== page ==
Why are Presbyterians fixated on Israel? 

I frequently speak to church groups about pilgrimage to the Holy Land. I speak as a pilgrim, but the conversation often turns to politics. Inevitably someone will ask about our denomination’s position on the Israeli/Palestinian conflict. There’s no simple answer, so I always give a bit of history.

One day someone commented that we seem “fixated” on the subject, and others nodded in agreement. The word stuck with me.

Since 2004 the PCUSA has became increasingly fractious over this issue. We generate special interest groups, publications, and always overtures. Peace and justice are important, yes, but why the special focus on one place?

I think one reason—one we're often hesitant to claim—is that we feel like stakeholders in the land because of our love for Jesus and the Bible. This is true even for Christians who have never been there. Maybe our childhood eyes lingered on Jesus the Good Shepherd and we fancied ourselves as the lambs in his arms. Now our adult ears listen to the Gospel stories and we wonder if Jesus will teach us, will heal us. Like children, we long for a place close to Jesus, and so we have an inchoate longing for his land.

But instead of talking about this, we argue politics.

On Sundays we sing about Jerusalem, the eternal home, the shining city that will descend to us like a vision, like a goal. To our surprise, our spirits lift as we sing. Sometimes we catch a glimpse of the New Jerusalem at the communion table, or the soup kitchen, or the session meeting. Some instinct affirms that what we read in scripture is true: Jerusalem is our true home, and we are pilgrims traveling there. 

We don’t make the journey alone. We accompany Moses and the Israelites as they wander across the heat-pricked desert. We travel beside Mary and Martha as they carry household supplies through the dusty streets. We watch Peter and James and John as they pull their fishing nets onto the rocky shore. 

Why are Presbyterians so fixated on Israel? Perhaps we’re fixated on the politics because we have no idea how else to approach this land. 

Yet we’re hardly the first generation of Jesus followers to feel a powerful pull to the Holy Land. Jerome sequestered himself in Bethlehem to do his biblical translation work. He wanted to inhabit the place that Jesus had inhabited. Presumably, the Latin Vulgate issued from a study underneath the Church of the Nativity. Jerome also offers a phrase that suggests a different way to be in relationship to this land: he calls the Holy Land the “Fifth Gospel.” 

Have we read this Fifth Gospel? Too often we act as if the land itself were mute, as if it sits before us like a victim, or a crime scene, or perhaps a stone-faced teacher. But a Gospel bears good news. This land can help us taste the good news, to digest and embody it. The land itself can become a character: the breeze kissing or stinging our cheeks, the waves lapping at our toes with comfort or force, the sand continually resisting our footfalls. We hear Jesus' words differently when we stand in Galilee and watch the light move over distant water. His teachings feel closer to the bone.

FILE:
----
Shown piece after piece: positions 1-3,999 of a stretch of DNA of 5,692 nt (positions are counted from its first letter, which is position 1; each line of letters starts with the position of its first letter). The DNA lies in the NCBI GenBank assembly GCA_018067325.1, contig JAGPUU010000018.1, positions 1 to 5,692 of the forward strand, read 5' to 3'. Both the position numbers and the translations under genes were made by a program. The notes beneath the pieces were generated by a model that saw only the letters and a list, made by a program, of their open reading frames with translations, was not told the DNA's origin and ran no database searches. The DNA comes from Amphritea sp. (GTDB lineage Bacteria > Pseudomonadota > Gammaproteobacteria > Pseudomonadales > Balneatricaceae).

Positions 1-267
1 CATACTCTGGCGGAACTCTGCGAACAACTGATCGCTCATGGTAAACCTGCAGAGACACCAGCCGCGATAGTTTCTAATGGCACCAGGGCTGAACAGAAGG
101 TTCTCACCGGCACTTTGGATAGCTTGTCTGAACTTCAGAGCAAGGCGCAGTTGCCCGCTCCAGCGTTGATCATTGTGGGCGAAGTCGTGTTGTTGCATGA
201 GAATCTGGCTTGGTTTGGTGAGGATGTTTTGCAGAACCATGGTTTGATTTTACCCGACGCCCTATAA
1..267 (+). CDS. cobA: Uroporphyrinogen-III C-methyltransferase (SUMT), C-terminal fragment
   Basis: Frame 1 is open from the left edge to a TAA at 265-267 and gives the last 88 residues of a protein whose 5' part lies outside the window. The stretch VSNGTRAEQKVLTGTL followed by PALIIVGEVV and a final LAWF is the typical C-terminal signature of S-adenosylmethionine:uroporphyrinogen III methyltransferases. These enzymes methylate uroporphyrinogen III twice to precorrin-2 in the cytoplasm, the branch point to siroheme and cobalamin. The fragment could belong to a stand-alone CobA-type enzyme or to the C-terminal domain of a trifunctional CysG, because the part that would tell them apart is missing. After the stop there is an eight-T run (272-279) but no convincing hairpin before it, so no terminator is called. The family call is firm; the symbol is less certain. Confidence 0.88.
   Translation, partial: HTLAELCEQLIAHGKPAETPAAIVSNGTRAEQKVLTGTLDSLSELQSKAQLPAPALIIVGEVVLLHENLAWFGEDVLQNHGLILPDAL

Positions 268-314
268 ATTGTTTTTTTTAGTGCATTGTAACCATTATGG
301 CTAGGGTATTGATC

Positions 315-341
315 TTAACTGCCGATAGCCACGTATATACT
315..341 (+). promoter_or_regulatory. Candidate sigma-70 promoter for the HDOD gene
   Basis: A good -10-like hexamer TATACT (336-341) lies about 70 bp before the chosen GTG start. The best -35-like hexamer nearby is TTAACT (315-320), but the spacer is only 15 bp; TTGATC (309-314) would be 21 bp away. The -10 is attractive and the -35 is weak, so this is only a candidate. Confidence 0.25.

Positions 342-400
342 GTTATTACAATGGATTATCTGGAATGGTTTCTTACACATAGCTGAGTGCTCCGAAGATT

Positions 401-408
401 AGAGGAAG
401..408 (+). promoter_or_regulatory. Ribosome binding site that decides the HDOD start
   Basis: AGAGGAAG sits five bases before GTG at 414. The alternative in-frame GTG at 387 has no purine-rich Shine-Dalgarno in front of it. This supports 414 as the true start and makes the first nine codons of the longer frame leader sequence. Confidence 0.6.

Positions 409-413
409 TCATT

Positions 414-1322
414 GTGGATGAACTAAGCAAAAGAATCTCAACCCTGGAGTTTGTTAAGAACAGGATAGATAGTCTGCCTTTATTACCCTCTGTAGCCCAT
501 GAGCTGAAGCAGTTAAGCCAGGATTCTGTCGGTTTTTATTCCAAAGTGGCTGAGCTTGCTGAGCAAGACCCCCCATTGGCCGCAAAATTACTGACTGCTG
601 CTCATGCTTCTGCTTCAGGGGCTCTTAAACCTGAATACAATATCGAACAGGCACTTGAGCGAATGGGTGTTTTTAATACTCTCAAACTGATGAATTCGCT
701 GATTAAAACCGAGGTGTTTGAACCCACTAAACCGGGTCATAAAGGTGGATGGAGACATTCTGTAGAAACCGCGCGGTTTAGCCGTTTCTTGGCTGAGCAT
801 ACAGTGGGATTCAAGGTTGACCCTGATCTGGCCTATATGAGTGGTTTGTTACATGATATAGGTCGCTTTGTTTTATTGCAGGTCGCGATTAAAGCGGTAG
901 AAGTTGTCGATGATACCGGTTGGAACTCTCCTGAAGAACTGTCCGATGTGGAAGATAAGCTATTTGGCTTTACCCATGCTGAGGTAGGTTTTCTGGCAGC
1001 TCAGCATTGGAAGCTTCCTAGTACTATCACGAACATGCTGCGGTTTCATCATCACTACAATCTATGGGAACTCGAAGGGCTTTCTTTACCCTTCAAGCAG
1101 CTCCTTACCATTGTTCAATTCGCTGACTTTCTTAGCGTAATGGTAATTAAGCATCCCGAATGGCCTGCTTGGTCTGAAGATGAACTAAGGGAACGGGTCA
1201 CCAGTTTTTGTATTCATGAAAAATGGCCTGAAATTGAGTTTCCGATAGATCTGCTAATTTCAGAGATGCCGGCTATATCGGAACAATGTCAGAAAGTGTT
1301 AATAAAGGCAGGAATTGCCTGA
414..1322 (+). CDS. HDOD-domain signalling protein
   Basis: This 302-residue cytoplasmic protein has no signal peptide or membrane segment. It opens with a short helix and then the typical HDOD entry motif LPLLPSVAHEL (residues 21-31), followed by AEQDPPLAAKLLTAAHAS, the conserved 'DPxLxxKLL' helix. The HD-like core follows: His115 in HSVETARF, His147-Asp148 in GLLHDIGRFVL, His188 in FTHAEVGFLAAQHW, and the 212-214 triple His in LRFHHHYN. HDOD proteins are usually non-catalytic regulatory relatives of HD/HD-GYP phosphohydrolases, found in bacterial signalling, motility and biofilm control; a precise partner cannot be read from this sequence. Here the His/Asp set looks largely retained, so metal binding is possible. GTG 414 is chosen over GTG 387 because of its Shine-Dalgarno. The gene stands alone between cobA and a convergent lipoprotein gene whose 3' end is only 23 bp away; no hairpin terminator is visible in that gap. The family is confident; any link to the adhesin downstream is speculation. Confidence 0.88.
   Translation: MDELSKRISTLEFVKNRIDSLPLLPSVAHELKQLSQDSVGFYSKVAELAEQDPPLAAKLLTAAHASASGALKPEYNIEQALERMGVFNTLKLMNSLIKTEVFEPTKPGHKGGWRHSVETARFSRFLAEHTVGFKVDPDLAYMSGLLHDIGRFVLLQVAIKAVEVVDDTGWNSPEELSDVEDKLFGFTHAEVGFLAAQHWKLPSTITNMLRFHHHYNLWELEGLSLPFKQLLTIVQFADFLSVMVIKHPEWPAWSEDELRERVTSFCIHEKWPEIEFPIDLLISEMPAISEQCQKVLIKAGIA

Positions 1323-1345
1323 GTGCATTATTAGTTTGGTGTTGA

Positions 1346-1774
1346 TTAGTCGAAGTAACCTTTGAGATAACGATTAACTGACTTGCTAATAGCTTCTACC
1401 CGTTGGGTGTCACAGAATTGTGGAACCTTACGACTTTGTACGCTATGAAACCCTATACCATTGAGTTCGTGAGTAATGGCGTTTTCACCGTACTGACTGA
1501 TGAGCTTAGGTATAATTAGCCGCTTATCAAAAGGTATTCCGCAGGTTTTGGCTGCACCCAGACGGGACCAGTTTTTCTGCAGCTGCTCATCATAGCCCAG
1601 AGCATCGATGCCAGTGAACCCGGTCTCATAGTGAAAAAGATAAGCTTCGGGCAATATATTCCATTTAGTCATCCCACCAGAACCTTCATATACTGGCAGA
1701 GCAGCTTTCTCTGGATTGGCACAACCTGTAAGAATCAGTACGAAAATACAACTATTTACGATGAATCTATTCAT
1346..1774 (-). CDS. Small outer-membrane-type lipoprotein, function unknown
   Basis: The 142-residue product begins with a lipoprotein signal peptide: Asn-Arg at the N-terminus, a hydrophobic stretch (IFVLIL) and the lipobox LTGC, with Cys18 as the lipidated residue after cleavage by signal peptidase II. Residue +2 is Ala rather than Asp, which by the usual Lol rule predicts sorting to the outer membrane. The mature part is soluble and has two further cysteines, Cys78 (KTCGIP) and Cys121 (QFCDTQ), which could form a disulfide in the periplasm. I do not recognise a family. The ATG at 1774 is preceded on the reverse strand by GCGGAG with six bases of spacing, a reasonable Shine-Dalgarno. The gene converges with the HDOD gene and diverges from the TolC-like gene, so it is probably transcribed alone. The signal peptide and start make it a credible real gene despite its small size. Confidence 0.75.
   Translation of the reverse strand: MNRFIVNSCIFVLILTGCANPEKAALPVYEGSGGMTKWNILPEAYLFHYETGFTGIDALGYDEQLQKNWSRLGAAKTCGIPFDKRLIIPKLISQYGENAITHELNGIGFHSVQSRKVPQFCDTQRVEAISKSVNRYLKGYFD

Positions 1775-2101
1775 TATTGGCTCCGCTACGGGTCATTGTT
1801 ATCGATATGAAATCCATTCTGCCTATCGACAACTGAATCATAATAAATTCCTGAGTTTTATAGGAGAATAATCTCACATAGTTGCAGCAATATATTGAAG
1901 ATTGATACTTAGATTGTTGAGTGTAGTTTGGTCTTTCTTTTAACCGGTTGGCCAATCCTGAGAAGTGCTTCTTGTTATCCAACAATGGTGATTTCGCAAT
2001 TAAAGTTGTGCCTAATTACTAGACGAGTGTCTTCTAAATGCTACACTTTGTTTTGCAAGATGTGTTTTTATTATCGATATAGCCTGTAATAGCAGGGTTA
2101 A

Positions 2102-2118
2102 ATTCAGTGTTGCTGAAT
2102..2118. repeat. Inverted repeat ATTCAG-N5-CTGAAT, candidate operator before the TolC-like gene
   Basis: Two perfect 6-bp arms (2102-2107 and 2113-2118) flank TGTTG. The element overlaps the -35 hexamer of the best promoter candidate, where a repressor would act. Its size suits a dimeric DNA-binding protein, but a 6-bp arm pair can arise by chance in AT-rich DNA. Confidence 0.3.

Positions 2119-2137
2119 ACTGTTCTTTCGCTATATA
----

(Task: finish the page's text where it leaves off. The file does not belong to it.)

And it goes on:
The Fifth Gospel still speaks. The meadow and the water and the light still issue their invitation. Jesus still uses a canvas of sand to write his lessons. He teaches with lilies and bread, with cup and yeast, with mustard seed and birds. He heals with mud and spit. It’s not metaphorical. Can you smell the fish Jesus is broiling on the beach to feed us?

The phrase "the Israeli/Palestinian issue" defines a polarity. For all our talk of peace, and justice, and the kingdom of God, it comes down to these two camps to choose from. If our denomination’s goal is to align with the correct camp, we have doomed ourselves to fail.

Maybe we Presbyterians need to take a pilgrim break from politics. Maybe we should pause for lunch, eat a piece of broiled fish. Maybe we should read the Fifth Gospel.

If I were attending the upcoming General Assembly, this would be my resolution:

WE CALL UPON every Presbyterian congregation to study the Holy Land as a Fifth Gospel, listening for the good news it bears to us, to the Middle East, and to the whole world, as we continue to pray daily for the peace of Jerusalem.

Ruth Everhart

Ruth Everhart is a Presbyterian pastor and author. Her new book is The #MeToo Reckoning: Facing the Church’s Complicity in Sexual Abuse and Misconduct (InterVarsity Press). She has also written two memoirs, Ruined (Tyndale) and Chasing the Divine in the Holy Land (Eerdmans).

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